“I’m really, really surprised at the high bacterial density at these high altitudes. This is clearly a harsh environment. One of the next challenges is to figure out the role of these organisms." Genetic analysis revealed that some microbes in the upper atmosphere are related to bacteria thought to catalyse ice-crystal formation and cloud condensation. The fundamental process, called nucleation, occurs when water molecules in the air coalesce around a seed particle, often dust or soot. Depending on temperature, these complexes can grow into large water droplets or frozen balls of ice, leading to cloud formation and rain or snow.
The latest findings support emerging theories that bacterial communities, especially in the upper atmosphere where dust is relatively rare, could influence weather and climate. “There’s increasing recognition that they’re not just spores that are floating around." But more research is needed to understand the relative importance of airborne bacteria, compared to other atmospheric elements.
Samples collected by the NASA mission before, during, and after two hurricanes also allowed researchers to study the effects of extreme weather on the atmospheric microbiome. The storms injected large numbers of new cells — including faecal bacteria — high into the sky. Bacterial composition varied by location and time, but 17 types of bacteria formed a core microbiome across all samples. Uunderstanding more about the bacterial ecology of the sky represents an exciting new frontier for natural history. “What’s up there, and how does what’s up there change across time? These are things we don’t know.”


CDC sees mixed flu picture, remaining threat for seniors - Deaths from pneumonia and flu in the United States rose sharply last week, with a rise in hospitalizations that continues to hit older people the hardest, though other disease indicators showed declines.

Swine flu infected 'fifth of people' in 2009 - At least 20% of people, including half of schoolchildren, were infected with swine flu during the first year of the pandemic in 2009, according to data from 19 countries. It is thought the virus killed 200,000 people around the world.
Large numbers of people were infected, although not all would have developed full-blown flu. The H1N1 virus first appeared in Mexico in 2009 and rapidly spread around the world. Approximately 24% of people had been infected overall, but half of school-age children showed signs of infection. Fewer than two in every 10,000 people infected died during the pandemic. "However, those that did die are much younger than in seasonal flu so the years of life lost will be much more. The figures drive home how incredibly infectious the virus is."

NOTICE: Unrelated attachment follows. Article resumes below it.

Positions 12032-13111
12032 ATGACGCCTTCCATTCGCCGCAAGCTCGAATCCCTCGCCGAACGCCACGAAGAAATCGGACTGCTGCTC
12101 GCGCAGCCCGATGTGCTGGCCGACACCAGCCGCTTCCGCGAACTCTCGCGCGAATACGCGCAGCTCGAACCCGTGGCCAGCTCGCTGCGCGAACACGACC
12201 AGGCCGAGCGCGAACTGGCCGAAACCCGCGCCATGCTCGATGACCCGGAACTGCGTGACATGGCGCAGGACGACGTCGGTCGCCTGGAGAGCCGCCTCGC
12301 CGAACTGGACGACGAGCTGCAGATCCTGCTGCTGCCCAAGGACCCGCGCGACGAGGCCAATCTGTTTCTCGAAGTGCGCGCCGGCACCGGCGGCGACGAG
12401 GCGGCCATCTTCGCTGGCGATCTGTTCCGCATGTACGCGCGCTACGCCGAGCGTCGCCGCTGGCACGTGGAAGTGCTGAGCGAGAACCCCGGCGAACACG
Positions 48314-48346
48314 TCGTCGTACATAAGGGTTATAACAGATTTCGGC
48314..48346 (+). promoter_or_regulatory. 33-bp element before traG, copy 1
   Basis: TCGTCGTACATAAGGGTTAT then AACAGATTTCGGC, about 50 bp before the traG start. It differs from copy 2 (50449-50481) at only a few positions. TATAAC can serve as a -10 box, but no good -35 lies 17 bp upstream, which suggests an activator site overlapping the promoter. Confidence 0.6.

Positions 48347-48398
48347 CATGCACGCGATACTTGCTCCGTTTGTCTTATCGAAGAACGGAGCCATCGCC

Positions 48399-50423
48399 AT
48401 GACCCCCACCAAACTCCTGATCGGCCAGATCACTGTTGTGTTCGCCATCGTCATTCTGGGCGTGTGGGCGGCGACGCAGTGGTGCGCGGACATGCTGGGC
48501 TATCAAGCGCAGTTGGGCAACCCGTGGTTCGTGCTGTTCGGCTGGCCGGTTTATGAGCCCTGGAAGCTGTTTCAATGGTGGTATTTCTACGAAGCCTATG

Many older people, who typically die during outbreaks of flu, were protected as they had been exposed to the virus decades before. "It was the busiest virus on the block and it displaced other influenza viruses - it was the only virus in town." A similar pattern would be expected in countries which were not analysed in the study.

Norovirus, Salmonella top list of outbreak-causing pathogens - Norovirus and Salmonella continued to top the list of pathogens responsible for US outbreaks of foodborne disease, the Centers for Disease Control and Prevention reported last week.

For the third year in a row, ground beef tainted with Salmonella has caused a multi-state food poisoning outbreak. At least 16 people in five states have developed Salmonella infections after eating tainted ground beef as of Friday. Seven of these people became so sick they needed to be hospitalized.
Last year, 46 people in nine states were part of a ground beef Salmonella outbreak, 12 of those people required hospitalization. And in 2011, eight of the 20 people sickened in a seven-state outbreak were hospitalized. By these accounts, and many other reports of single-state outbreaks, it’s clear that Salmonella in ground beef is a serious public health threat. So why is it legal to sell raw beef that’s contaminated with Salmonella?
Under federal law, it is illegal to sell meat that is “adulterated.” But there are only a handful of food/pathogen combinations that meet this criteria. For ground beef, the only adulterant defined by law is E.coli. That means it’s legal to sell raw ground beef that is tainted with Salmonella - until someone gets sick. To food safety advocates, this doesn’t make much sense.
“It is long overdue for Salmonella in ground beef to be considered an adulterant under the law. Time and again, we have seen Salmonella outbreaks related to beef contamination. That shouldn’t happen. Clearly we need to be doing more to prevent these in the first place. This should be a wakeup call for the policy makers at the US Department of Agriculture Food Safety and Inspection Service.”


-Whole Foods Market is recalling one lot code of Whole Catch Wild Alaskan Sockeye Salmon (4 oz), cold smoked and sliced, sold in stores in 12 states, because it may contain Listeria Monocytogenes.